About Armenian Monastic Ensembles of Iran
Armenian Monastic Ensembles of Iran located in northwest of the country, Azerbaijan province. It inscribed on UNESCO’s World Heritage list. They manifest universal value of the Armenian architectural and decorative traditions.
Armenian Monastic Ensembles of Iran consist of two monasteries and a church. The ensembles of the Armenian Christian faith or three Armenian Christian religious buildings include St Thaddeus monastery, Saint Stepanos monastery and the chapel of Dzordzor. The oldest among them and the second religious center for Armenian Church is Saint Thaddeus monastery.
This ensemble of three Armenian sacred churches that were established during the period between the 7th and 14th centuries A.D., and rebuilt a number of times and undergoes many renovations due to nature, human inflicted disasters and damage caused by earthquakes and various warring factions.
Saint Thaddeus Monastery (also known as Saint Jude) has always been a place of high spiritual value for Christians and other inhabitants in the region as well as Armenian tradition says that St Thaddeus brought Christianity to the area in the 1st century. They are still important pilgrimage sites for members of the Armenian Church.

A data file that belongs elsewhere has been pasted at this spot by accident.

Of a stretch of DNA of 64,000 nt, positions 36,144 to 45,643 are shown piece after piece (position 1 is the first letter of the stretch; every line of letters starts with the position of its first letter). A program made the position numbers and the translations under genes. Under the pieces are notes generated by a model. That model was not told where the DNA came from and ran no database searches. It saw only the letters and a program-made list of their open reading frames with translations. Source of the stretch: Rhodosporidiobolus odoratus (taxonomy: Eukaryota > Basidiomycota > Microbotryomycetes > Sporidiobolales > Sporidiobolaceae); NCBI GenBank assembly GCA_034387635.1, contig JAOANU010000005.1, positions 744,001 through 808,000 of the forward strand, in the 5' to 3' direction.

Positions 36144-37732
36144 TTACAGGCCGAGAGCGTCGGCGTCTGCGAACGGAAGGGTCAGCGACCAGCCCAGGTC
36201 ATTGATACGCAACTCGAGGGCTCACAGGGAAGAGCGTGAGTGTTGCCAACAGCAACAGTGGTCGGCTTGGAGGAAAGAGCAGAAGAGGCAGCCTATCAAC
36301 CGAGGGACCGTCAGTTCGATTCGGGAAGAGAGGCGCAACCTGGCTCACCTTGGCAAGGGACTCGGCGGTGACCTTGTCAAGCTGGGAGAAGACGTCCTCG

It is also a known as Qareh Kalisa (Black Church). This church sits on a high and empty plateau and in the mountainous area of West Azerbaijan Province, Iran. That is visible from long distances. This is richly carved with saints, angels, kings and crosses, and It was best observed from the surrounding fortress-style walls.
Saint Stepanos monastery
This church located about 15 km northwest of the city of Julfa in the province of Esat Azarbaijan, northwestern Iran. This church is mounted on a spur in a sensitive border area on a wooded hill high above the wild Aras River, west of Jolfa.
It is part of an Armenian monastery located in Maku, West Azerbaijan, Iran. It was part of a much bigger monastery and slowly destroyed after many years.
It is one of the most visitable historical monuments in Iran, and made of carved stones in different sizes.